# Mixing pH

Use the logarithm to work out these pH values

”‹”‹”‹”‹”‹”‹The pH of a solution is defined using logarithms as

$$

pH = -\log_{10}[H^+],

$$

where $[H^+]$ is the concentration of $H^+$ ions in mol/l of the solution.

- Given that the pH of a beaker of pure water is 7, work out how many $H^+$ ions there are in 1 litre of the water.
- A strong acid has a pH of 2. If one litre of this acid is diluted with 1 litre of water, what is the pH of the resulting solution?
- A strong acid has a pH of 1.3. If I have 100ml of this acid, how much water needs to be added to create a solution of pH 2?
- 400ml of an acid of pH 3 is added to 300ml of an acid of pH 4. What is the resulting pH?

Make up some of your own mixing pH questions. For example:

- If I start with $1$ litre of acid of pH $1$, what happens to the pH each time I add $100$ml of water? What sort of curve results?
- Is it the case that when mixing two solutions, the resulting pH is always between the pH of the two initial solutions?

Remember that Concentration = moles / volume.

1) The initial equation can be rearranged to give: $$[H^+] = 10^{-pH}$$

The pH of water is 7, and so: $$[H^+] = 10^{-7}mol/l.$$

Thus in 1l of water there are 10$^{-7}$ moles of hydrogen ions.

2) If the pH is 2, then $[H^+] = 10^{-2} mol/l$

If this is diluted to a volume of 2 litres from the initial 1 litre, then $[H^+] = 0.5 \times 10^{-2}mol/l$.

$$\therefore pH = -log_{10}(0.5 \times 10^{-2}) = 2.30\ (2\ d.p)$$

3) If pH = 1.3, then $[H^+] = 10^{-1.3} mol/l$

Therefore, in 100ml (= 0.1l), there are $0.1 \times 10 ^{-1.3}$ moles.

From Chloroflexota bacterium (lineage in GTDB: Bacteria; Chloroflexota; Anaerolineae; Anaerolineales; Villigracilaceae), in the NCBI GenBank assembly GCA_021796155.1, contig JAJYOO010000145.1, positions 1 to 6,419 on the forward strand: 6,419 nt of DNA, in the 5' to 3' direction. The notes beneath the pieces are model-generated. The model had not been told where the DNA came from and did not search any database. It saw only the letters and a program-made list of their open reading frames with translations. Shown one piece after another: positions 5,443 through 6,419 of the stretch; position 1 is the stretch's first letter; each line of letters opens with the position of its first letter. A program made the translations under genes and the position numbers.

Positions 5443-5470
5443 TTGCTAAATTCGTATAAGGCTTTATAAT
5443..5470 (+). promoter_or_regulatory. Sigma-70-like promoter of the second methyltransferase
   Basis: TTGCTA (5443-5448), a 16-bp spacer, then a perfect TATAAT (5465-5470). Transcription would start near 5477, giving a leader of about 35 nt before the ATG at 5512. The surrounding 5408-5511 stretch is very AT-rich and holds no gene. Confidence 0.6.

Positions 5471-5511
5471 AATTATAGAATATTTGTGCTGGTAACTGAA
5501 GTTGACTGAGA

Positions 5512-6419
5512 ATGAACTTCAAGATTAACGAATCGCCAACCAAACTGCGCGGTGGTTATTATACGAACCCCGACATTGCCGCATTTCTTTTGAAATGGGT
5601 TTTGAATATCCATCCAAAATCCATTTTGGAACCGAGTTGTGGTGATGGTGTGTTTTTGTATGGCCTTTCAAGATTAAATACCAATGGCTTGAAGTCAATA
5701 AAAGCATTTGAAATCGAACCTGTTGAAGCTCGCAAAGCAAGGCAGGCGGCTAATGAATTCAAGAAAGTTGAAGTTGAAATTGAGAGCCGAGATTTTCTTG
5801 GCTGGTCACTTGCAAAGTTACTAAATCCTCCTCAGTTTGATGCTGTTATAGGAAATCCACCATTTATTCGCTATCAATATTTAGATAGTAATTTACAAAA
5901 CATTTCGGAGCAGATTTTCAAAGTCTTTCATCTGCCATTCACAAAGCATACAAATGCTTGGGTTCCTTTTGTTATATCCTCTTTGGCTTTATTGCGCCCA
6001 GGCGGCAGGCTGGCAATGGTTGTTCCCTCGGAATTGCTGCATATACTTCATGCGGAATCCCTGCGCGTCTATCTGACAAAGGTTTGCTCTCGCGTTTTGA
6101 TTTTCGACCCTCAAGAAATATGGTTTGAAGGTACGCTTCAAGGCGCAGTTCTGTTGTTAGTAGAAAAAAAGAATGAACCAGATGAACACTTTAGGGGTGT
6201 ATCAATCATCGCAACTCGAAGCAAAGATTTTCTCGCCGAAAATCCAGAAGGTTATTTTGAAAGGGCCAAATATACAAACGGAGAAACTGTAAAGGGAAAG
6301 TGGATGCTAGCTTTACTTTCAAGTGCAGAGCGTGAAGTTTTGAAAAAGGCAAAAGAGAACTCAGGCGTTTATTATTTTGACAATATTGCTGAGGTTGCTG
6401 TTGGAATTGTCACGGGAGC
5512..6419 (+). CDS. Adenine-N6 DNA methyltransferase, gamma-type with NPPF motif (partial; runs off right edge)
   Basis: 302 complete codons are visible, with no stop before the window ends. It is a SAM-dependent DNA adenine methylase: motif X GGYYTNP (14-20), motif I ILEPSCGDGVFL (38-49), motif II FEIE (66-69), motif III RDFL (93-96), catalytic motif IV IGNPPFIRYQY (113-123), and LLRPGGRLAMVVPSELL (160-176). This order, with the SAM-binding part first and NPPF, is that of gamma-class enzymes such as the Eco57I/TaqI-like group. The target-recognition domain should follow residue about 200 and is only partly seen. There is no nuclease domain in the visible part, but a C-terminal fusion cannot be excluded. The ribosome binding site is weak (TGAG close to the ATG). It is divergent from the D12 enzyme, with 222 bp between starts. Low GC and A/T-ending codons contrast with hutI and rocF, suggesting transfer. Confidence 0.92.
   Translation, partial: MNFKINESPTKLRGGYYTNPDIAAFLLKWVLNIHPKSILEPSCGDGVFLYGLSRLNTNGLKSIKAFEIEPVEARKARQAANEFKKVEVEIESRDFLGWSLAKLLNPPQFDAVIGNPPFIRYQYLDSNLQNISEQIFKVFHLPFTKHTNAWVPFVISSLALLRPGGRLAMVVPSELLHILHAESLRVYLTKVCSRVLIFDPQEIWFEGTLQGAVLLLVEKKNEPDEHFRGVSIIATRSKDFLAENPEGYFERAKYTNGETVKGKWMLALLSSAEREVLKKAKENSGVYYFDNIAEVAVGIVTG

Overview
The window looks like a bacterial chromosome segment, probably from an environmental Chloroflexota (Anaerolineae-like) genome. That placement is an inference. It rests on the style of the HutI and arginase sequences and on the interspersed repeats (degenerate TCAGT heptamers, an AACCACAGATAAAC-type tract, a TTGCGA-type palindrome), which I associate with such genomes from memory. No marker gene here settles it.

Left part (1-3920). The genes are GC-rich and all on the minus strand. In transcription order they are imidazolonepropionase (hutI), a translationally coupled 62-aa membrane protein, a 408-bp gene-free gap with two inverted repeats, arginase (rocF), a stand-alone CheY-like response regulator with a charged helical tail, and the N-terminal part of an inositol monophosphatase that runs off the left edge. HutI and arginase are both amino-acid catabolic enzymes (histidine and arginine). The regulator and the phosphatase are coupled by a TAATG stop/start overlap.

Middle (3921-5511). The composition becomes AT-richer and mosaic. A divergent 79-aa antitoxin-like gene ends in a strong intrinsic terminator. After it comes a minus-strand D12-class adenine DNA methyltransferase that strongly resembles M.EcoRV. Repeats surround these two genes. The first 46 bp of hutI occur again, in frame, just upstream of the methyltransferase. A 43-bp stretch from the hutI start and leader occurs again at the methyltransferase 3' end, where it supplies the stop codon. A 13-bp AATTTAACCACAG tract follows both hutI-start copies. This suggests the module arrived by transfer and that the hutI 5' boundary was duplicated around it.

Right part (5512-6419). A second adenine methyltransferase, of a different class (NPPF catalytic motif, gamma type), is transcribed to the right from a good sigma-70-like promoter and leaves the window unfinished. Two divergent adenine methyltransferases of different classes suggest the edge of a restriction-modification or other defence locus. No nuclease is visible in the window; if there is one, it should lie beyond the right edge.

We want to dilute this such that the pH = 2, which is the same as $[H^+] = 10^{-2} mol/l$.

$$\therefore \frac{0.1 \times 10^{-1.3}}{Vol} = 10^{-2}$$

$$Vol = 0.501l$$

Therefore, since we have already 100ml of solution, this requires the addition of 401ml.

4) For the first acid, pH = 3, therefore $[H^+] = 10^{-3} mol/l$.

Since there is 400ml of this acid, then the number of $H^+$ is $0.4 \times 10^{-3}$ moles

For the second acid, pH = 4, therefore $[H^+] = 10^{-4} mol/l$.

Since there is 300ml of this acid, the number of $H^+$ is $0.3 \times 10^{-4}$ moles

If these are mixed, there are a total of $4.3 \times 10^{-4}$ moles of $H^+$ in a volume of 0.7l. Therefore, $$[H^+] = 6.14 \times 10^{-4} mol/l$$

$$\therefore pH = -log_{10}[H^+] = 3.21\ (2\ d.p.)$$

### Why do this problem?

This problem provides a good exercise in linking two areas of mathematics: concentration and logarithms. Students will need to flip between the two descriptions of acidity which will require careful, clear thinking. The context is fascinating and this will encourage a 'concrete' and practical engagement with logarithms.### Possible approach

This question uses the advanced concept of logarithms but will
also use basic ideas about concentrations and mixtures. Students
will need to remember basic ideas about the meaning of a
'concentration' in order to work out the concentration of
mixtures.

### Key questions

What equations do you need to flip between the pH and the
concentration of $H^+$ ions?

How can you work out the concentration of a mixture of two
solutions?

### Possible extension

Try the next question in the sequence:
Extreme dissociation

### Possible support

You might try and get started using the pH formula with the
problem Temperature
pH